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WORLD FOOD – Poor countries to cut food imports



Even if world production of maize, milk or meat is expected to increase in 2023, food imports from the poorest countries are expected to fall because of the still high price of certain commodities, warned FAO on Thursday 15 June 2023.

While high-income countries will continue to import more, the bill for the 47 least-developed countries, mainly located in Africa, is expected to fall by 1.5% this year, the Food and Agriculture Organization (FAO) in its bi-annual “Food Outlook” report.

This decline is expected to be even more pronounced, reaching nearly 5% in net food importing developing countries, such as Tunisia, Egypt and Pakistan.

The decline in food import volumes in these two groups is “a worrying development”, and suggests a decrease in their purchasing capacity, according to FAO.

Even though oil or grain prices have come down since the peak reached in March 2022, after the invasion of Ukraine, they remain at high levels today. And those of fruits, vegetables or dairy products continue to advance, “curbing demand” especially in vulnerable countries.

“These concerns are amplified by the fact that the fall in international prices for a number of basic food products has not translated, or at least not completely, into a fall in prices at the national retail level,” stresses the FAO.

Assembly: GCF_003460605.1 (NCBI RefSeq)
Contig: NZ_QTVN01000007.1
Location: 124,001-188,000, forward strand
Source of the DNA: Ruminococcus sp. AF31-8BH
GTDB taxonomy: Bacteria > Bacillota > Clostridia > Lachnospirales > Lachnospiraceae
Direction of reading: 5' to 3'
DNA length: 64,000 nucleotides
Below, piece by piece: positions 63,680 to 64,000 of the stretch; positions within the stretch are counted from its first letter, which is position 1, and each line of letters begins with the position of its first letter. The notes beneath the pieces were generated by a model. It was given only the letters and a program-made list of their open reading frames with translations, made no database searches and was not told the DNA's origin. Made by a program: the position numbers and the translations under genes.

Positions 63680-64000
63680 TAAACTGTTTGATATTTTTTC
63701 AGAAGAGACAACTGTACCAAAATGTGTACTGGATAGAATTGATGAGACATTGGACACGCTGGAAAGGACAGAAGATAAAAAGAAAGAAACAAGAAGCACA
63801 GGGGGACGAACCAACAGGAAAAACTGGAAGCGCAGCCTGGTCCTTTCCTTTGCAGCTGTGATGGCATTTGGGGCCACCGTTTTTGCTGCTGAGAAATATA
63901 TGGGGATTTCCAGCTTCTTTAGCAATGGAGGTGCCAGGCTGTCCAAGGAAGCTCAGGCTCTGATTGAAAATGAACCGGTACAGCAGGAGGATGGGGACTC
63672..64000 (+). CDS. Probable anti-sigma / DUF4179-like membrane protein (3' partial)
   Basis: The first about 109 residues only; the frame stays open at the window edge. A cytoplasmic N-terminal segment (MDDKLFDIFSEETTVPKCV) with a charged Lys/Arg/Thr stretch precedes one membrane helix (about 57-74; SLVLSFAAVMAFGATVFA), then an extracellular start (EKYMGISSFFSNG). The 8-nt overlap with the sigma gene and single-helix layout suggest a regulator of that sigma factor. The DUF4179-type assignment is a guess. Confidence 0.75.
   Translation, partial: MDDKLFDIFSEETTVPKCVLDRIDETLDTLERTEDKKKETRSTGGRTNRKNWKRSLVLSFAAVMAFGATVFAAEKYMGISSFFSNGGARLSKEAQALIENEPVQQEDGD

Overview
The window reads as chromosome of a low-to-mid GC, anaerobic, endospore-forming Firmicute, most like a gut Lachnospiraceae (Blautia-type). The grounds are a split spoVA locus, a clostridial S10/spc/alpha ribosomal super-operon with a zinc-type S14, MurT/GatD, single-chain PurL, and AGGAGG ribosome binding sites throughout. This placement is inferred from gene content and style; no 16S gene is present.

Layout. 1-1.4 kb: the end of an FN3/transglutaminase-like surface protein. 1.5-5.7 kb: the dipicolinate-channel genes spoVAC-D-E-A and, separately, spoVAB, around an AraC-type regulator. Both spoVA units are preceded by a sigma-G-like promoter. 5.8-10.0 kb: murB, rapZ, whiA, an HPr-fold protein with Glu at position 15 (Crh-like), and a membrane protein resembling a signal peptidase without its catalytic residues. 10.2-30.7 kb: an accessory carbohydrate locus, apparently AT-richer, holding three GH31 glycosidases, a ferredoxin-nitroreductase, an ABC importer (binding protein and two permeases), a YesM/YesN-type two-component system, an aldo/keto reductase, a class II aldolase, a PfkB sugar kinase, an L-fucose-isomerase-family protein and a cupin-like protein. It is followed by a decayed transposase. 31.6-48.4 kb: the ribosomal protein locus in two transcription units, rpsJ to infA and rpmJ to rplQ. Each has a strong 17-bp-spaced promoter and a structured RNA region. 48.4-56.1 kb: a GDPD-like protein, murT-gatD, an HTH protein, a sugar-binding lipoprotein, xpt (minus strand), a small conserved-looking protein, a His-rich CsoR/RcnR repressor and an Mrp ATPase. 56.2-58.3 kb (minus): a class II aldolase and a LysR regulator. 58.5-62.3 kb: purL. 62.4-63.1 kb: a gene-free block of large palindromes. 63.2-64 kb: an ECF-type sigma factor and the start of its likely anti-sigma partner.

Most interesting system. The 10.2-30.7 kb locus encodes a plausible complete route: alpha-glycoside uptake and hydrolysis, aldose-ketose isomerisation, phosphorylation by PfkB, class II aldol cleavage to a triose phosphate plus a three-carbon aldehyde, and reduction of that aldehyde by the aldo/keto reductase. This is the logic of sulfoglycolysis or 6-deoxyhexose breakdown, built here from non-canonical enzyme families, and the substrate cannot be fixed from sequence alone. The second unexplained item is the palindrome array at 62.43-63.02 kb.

Globally, spending on food imports is expected to set a new record in 2023, although it is expected to “grow at a much slower pace than last year”.

After a jump of 18% in 2021 and 11% in 2022, the bill should increase by 1.5% to reach 1.980 billion dollars.

At the same time, production of rice, coarse grains (maize, sorghum), oilseeds, sugar, milk or meat, with the exception of beef and pork, is expected to increase in 2023/24.

Coarse grain production is expected to increase by 3% to 1,513 million tonnes, a “new record” driven by a crop expected to peak in Brazil.